How to build a rocking horse using a traditional spring-suspended design. Includes instructions for framing, a cutting pattern and rocking horse and trimming diagrams.
How to build a rocking horse the old-fashioned way using a spring-suspended design.
INJECTION-MOLDED CHILDHOOD fancies come and go by the thousands, but a few special playthings just seem to endure. Take the rocking horse—a classic toy that's lost little allure since its premiere in the 1600s. The secret, of course, is that the rocking horse offers something timeless; though real horses may no longer be an everyday part of the average child's life, youngsters still take a delight in such a willing outlet for their ample energy.
Technically, of course, what you see here isn't exactly a rocking horse. Suspended on springs instead of rockers, it might better be described as a bouncing horse. The distinction is an important one. By comparison to the well-broken rocking breed, this mount is a bit of a bronc. A really vigorous youngster can set up a mighty commotion on Ol' Paint. For that reason, a sprung horse is only suitable for children at least two years old. Toddlers will have a hard time mounting and may not be coordinated enough to stay safely a'saddle. On the other end of the scale, depending on their exuberance, youths weighing more than 50 pounds are likely to bang the hooves against the floor or frame. (See the rocking horse diagrams in the image gallery.)
The rocking horse's frame must do two things: be stable and withstand the inward tug exerted by a cavorting child. Beyond that, it's useful if the wooden members are out of the way for mounting and if the height can be adjusted. We settled on the version shown only after extensive experimentation. Feel free to adapt, but please do keep close to the basic footprint. A narrower frame will allow the horse to swing side to side too much; a shorter length cramps the rider's legs and allows too much fore-aft movement; a longer frame will inhibit the horse's movement on the springs.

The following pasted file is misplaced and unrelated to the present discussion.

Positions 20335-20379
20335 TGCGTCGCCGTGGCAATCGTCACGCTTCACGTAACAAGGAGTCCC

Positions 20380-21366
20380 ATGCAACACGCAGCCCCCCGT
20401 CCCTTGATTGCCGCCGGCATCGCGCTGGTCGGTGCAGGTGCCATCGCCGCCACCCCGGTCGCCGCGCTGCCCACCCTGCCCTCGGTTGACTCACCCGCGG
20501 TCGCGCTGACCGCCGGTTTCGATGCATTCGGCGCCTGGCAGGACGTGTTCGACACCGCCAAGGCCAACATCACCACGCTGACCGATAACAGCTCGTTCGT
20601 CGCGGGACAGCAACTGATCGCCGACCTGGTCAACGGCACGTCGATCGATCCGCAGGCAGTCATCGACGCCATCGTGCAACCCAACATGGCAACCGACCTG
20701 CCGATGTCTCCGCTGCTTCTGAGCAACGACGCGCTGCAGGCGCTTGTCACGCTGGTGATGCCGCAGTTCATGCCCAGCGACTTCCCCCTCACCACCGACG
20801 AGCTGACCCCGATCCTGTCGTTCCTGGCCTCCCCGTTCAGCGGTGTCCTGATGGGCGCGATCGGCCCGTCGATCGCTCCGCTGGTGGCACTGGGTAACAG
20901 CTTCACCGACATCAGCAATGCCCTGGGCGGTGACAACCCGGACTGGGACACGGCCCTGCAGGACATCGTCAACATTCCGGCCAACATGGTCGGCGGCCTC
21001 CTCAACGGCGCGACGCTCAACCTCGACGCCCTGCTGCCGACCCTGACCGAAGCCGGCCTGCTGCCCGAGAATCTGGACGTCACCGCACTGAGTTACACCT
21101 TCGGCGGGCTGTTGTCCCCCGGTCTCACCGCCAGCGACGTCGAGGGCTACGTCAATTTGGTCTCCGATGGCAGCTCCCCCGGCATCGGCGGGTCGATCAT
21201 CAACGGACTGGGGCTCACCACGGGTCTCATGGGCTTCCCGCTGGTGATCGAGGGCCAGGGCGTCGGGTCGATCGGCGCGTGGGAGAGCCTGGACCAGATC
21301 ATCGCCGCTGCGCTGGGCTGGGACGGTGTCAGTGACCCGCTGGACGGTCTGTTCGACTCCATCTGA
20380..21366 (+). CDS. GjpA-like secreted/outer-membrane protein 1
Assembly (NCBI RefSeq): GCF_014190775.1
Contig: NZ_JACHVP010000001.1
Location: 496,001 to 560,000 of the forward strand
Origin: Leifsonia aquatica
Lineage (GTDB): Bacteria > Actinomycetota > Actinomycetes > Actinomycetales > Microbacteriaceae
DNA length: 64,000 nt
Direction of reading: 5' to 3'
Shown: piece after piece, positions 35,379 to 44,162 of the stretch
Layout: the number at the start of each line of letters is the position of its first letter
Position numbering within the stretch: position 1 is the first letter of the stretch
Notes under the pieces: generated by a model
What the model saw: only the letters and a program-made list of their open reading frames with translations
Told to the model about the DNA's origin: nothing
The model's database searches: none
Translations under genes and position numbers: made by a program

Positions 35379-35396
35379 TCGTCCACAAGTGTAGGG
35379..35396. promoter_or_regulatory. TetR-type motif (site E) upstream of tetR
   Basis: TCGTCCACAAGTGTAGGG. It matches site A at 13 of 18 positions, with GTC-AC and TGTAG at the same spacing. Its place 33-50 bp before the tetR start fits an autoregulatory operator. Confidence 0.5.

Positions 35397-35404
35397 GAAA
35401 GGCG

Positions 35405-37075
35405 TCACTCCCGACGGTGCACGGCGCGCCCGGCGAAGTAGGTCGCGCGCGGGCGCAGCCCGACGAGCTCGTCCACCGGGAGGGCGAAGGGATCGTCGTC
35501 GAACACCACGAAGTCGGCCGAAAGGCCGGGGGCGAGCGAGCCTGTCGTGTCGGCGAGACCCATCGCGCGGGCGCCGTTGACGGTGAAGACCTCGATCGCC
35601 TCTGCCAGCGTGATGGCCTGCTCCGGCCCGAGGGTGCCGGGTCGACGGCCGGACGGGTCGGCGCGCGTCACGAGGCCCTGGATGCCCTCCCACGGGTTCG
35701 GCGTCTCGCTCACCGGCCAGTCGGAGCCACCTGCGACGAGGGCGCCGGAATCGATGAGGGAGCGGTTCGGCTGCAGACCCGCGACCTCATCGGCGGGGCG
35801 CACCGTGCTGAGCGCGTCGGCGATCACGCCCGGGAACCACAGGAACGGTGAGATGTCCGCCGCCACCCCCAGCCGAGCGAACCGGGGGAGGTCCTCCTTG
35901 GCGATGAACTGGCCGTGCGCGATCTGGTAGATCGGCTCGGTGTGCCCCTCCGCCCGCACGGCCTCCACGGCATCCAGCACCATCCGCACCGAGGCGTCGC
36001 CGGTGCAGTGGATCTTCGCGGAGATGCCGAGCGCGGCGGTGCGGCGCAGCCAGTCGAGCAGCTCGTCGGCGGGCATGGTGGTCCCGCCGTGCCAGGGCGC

Use whatever warp-free structural lumber is readily available in your area to make the base. In the mid-Atlantic states, that's No. 2 spruce-fir, but other parts of the country rely on different species. Ask for better-grade, kiln-dried 2 by 4s. When you're assembling the base, we suggest cutting out the pieces and loose-fitting them on a flat surface. While the glue is still wet, adjust the base until it's absolutely flat on the bottom, so the corners won't tap out annoying rhythms when horse and rider hit the trail. As you tighten the screws, check to see that the four corners stay put on the flat surface.
Horseflesh You'll need a saber or band saw to scroll the curves of the horse's body into the 2 by 12 by 10 foot stock. At that, you'll have to fit a long blade into the saber saw to get through the 1 1/2 inch-thick lumber. Be picky when you select the 2 by 12. Warped boards just won't do, since the pieces have to be face-glued. You shouldn't have too much trouble finding a good 2 by 12, since it's the material from which carpenters make stair stringers (the sawtooth-shaped sides of stairs). But, if you don't like the look of the No. 2 material you're shown, by all means spring for the next better grade.
There are two equally acceptable ways to laminate the 2-by stock for the horse's body, legs, saddle and head. If you have a 5 inch long, 1/2 inch auger, brad-point or Forstner bit, you can clamp the pieces, drill through all three at the same time and then glue a dowel all the way through. (Hint: Bore just until you see the tip of the bit poking through the other side. Then come in from that side to get a clean hole.) Otherwise, you can set No. 12 by 1 1/2 inch wood screws from each side in 1/2 inch holes you fill later with hole plugs.
Whichever approach you use for laminating the body, the 1 1/4 inch closet rods on which the horse is hung must pass all the way through. Unless you happen to have an appropriate auger or Forstner bit, both of which are expensive, you'll need a 1 1/4 inch spade bit. Spade bits, though inexpensive, are prone to make ragged holes unless you take precautions. The best approach is to file down the cutting surface, except at the very outside, as shown in the illustration. Lower the inner cutting edge about 1/16 inches, maintaining the same angle, using a small flat or triangular file. This "improved" spade-bit profile will slice the circumference of the hole before the main cutting edge begins to "hog out" material.
As dashing a profile as this steed strikes in bare wood, it just doesn't quite come alive without ears, mane, tail and your favorite breed's paint scheme. We snipped out some ears from leather and unraveled pieces of rope for mane and tail. Cotton line is softest, but stiffer hemp or polyester rope stands up better. Paint is a matter of equine preference, but be sure to use nontoxic coatings on any nursery item you build.
Of course, when you watch an eager child leap aboard without a second glance, you've got to wonder whether all the cosmetic trappings are really for the children. It's only we adults who've been around long enough to wax nostalgic about horses and rocking horses. But then, why shouldn't we enjoy the toy too?
Editor's Note: If you're interested in getting involved in the art of rocking horse construction—carving, paint schemes, leather harnesses—check out Anthony Dew's book, Making Rocking Horses (Sterling Publishing Co., New York, NY).
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